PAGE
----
“You’re some sort of government agent, or criminal.” I sigh heavily.
I half expect Gabriel to laugh and deny it, but he just nods. “Accurate enough.” He confirms, but I note that he doesn’t say which one he is. “Why are you here, then?” I ask. “I’m not formally trained in the government. I haven’t even gotten a job yet.”
“And is that what you plan to do?” Gabriel raises his eyebrows. I hesitate, shifting into a crouch as I think. “No. I want to go to another city soon.” “Where?” “I don’t know. Anywhere but here, really.” “To do what?”
“I don’t know!” I snap, suddenly annoyed by his interrogative questions. “Maybe apply to a music studio, maybe sightseeing. I just want to get away from this stupid town and it’s stupid people because I’m so damn sick of them all — does that answer your question?”
Gabriel tilts his head again, thoughts flitting across his eyes. “What if I told you that tonight, I could take you to Bridgeport?”
I go quiet. Bridgeport, a large, bustling city, quite a few hours away. An offer like this, to a girl he barely knows — he must be joking around. “What’s the catch?” I finally say.
“Nothing. I take you with my brother and I back to Bridgeport, and we give you a place to stay until you find a job.” There’s no trace of amusement in Gabriel’s voice. I stand up, clutching my frappucino, which is surprisingly still cold. “And why would you do that for me?” I catch his gaze as he stands as well, brushing sand off himself.
Gabriel leans closer to me, his dark hair ruffling as a soft, salty breeze sweeps across the beach. “I was once in a position like you,” He says after a moment of hesitation. “Stuck. Wanting to find a new life, just not quite sure how to find it. Until someone helped me out.” Gabriel gives me a searching look. “Maybe you would like the same chance. 4 Redwood Parkway, three a.m.” And then he’s gone.
I stand there for a long time, hardly feeling the palm tree digging into my back. The sun has begun sinking without me realising, rose-gold light spilling across the sky and the sea, blurring the waves so I can barely tell where the horizon is. My mind races as I process all Gabriel had just said. I’ve only known him and his brother for an hour, tops. What kind of dumbass would I have to be, to hitch a ride with two men that are practically strangers?
Tries. My mind repeats stubbornly. He could try. One skinny girl against two well-built men sounds insane, but then again, I did just complete two solid years of professional defence training under the watch of Sunset Valley’s police chief herself. And one part of me — one stupid, silly part of me — already trusts Gabriel. Something about his calm voice and gentle smile is comforting to me.
I take a sip of the caramel frappucino, letting the sweetness flood across my tongue. This is my chance, a final reason to leave. Ten hours to decide — if I should walk into darkness with another, or to stay alone in the light.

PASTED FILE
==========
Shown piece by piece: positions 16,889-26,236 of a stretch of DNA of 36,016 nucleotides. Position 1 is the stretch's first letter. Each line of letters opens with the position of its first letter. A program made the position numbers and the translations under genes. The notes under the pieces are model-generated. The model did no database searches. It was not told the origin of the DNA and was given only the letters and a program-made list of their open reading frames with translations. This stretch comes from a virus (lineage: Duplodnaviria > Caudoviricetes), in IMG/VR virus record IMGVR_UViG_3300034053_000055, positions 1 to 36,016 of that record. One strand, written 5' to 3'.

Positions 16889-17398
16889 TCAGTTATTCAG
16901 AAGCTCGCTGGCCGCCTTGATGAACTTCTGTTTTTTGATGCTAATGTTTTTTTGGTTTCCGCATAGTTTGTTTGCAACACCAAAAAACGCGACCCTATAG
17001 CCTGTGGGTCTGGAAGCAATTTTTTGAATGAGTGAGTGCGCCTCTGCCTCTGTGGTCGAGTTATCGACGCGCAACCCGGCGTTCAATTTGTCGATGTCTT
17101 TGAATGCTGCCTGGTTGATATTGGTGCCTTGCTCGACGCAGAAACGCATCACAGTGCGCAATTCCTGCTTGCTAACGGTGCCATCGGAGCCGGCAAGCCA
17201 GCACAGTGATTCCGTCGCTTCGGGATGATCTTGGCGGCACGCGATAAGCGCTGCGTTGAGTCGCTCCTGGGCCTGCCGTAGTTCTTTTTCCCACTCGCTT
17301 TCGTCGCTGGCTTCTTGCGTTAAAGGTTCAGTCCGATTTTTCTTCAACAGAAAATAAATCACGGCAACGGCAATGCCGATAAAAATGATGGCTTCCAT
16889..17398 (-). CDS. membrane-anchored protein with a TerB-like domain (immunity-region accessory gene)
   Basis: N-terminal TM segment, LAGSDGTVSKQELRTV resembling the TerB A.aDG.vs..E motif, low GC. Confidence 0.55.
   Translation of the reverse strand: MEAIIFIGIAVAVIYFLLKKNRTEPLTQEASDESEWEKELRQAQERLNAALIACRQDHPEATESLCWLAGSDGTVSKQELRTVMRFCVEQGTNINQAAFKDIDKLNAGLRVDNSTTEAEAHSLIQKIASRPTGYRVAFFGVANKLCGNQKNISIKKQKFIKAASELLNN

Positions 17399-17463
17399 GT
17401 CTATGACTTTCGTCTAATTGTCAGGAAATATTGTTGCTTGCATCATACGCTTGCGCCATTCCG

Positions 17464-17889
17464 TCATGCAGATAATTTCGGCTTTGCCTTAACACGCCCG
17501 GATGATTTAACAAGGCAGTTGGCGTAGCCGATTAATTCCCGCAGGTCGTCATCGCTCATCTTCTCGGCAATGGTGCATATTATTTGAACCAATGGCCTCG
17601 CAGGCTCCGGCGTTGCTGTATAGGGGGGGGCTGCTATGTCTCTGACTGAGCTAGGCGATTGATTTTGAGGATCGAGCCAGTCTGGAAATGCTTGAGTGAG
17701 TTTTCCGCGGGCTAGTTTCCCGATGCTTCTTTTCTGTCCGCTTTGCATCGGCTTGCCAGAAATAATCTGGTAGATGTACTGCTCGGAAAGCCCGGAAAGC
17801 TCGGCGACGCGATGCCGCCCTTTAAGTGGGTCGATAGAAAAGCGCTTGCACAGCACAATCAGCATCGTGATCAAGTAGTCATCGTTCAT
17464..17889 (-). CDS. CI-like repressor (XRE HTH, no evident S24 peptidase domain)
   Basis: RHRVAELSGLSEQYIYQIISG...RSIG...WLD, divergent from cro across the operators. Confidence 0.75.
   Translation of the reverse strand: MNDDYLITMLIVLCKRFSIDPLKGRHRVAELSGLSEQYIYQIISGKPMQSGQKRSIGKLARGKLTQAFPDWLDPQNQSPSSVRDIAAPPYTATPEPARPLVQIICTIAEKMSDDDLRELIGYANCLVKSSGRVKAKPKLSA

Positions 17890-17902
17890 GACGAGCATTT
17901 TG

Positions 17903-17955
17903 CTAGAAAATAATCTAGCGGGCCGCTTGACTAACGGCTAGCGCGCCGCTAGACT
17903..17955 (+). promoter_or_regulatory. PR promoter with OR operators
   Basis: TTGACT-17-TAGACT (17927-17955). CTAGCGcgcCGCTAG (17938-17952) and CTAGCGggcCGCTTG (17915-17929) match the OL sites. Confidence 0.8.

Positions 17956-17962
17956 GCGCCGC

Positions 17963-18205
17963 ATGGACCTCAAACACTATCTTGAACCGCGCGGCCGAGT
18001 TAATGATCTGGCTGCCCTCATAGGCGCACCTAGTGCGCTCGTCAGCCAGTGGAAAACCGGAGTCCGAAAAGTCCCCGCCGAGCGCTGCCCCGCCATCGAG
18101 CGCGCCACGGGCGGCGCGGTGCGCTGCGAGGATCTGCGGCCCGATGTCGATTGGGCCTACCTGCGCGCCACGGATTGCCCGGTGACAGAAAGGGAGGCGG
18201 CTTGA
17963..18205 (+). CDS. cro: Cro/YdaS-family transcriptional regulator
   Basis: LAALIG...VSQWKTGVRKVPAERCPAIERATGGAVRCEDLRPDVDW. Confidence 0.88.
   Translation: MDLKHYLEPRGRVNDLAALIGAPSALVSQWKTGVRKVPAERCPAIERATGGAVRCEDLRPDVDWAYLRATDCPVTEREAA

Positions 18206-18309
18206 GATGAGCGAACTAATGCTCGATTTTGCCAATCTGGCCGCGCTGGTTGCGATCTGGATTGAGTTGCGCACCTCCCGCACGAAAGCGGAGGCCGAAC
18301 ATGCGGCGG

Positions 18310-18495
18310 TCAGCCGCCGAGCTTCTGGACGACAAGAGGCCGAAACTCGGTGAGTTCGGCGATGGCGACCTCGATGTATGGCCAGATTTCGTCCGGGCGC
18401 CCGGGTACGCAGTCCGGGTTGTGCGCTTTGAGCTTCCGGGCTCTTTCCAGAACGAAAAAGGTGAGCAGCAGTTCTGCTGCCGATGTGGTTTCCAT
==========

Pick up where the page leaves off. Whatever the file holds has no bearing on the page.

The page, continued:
The house is quiet when I return. My father is busy mixing up a birthday cake — the different bowls of strawberry, chocolate and vanilla batter telling of our yearly Neapolitan tradition — and my mother is in her bedroom, most likely working on another report. As I pass Cara’s bedroom with the intention to think in the attic, I can’t help but catch her voice, hushed and angry. “I can’t believe this! It’s your fault, too-” Against my better judgement, I freeze outside the door. My sister is standing with her back to me, pressing her iPhone to her ear. “You can’t leave me like this, Ted! I’m going to have a fucking baby and you just decide that I’m going to deal with it all on my own-”
There’s a cold, sick swoop in my stomach. Surely even Cara… couldn’t have been that stupid? Inside the bedroom, my sister straightens her back, the way she does when she’s resolved. “Go to hell, Ted,” She says in a voice as cold as snow. “Don’t ever come near me again.” Her phone drops to the floor with a clatter.
To my increasing discomfort, Cara covers her face with her hands and begins shaking with what is unmistakeably sobs. I bite at my nails, strange feelings rising up fast within me. Despite my long feud with my sister, I can’t help feel but sorry for her. To land in such a situation when she is barely past the teenage years seems… cruel, even for Cara.
Before I know what I am doing, I gently push the doors open. Cara doesn’t seem to register my footsteps at first, her blonde curls falling across her face. “Hey,” I say softly. My sister whips around, her green eyes brimming with tears, and her expression is so raw and broken that my next words come out in a great rush. “I heard what you said to Ted, and I want to-”
Cara’s eyes flash with anger. “I have no idea what you are talking about.” Her face has closed off, and her voice is iced and sneering again. I instinctively lean back at her blatant lie. “I heard you say you’re pregnant, Caramel,” I say firmly. “And I don’t want to know how you were so careless, but I can help you-”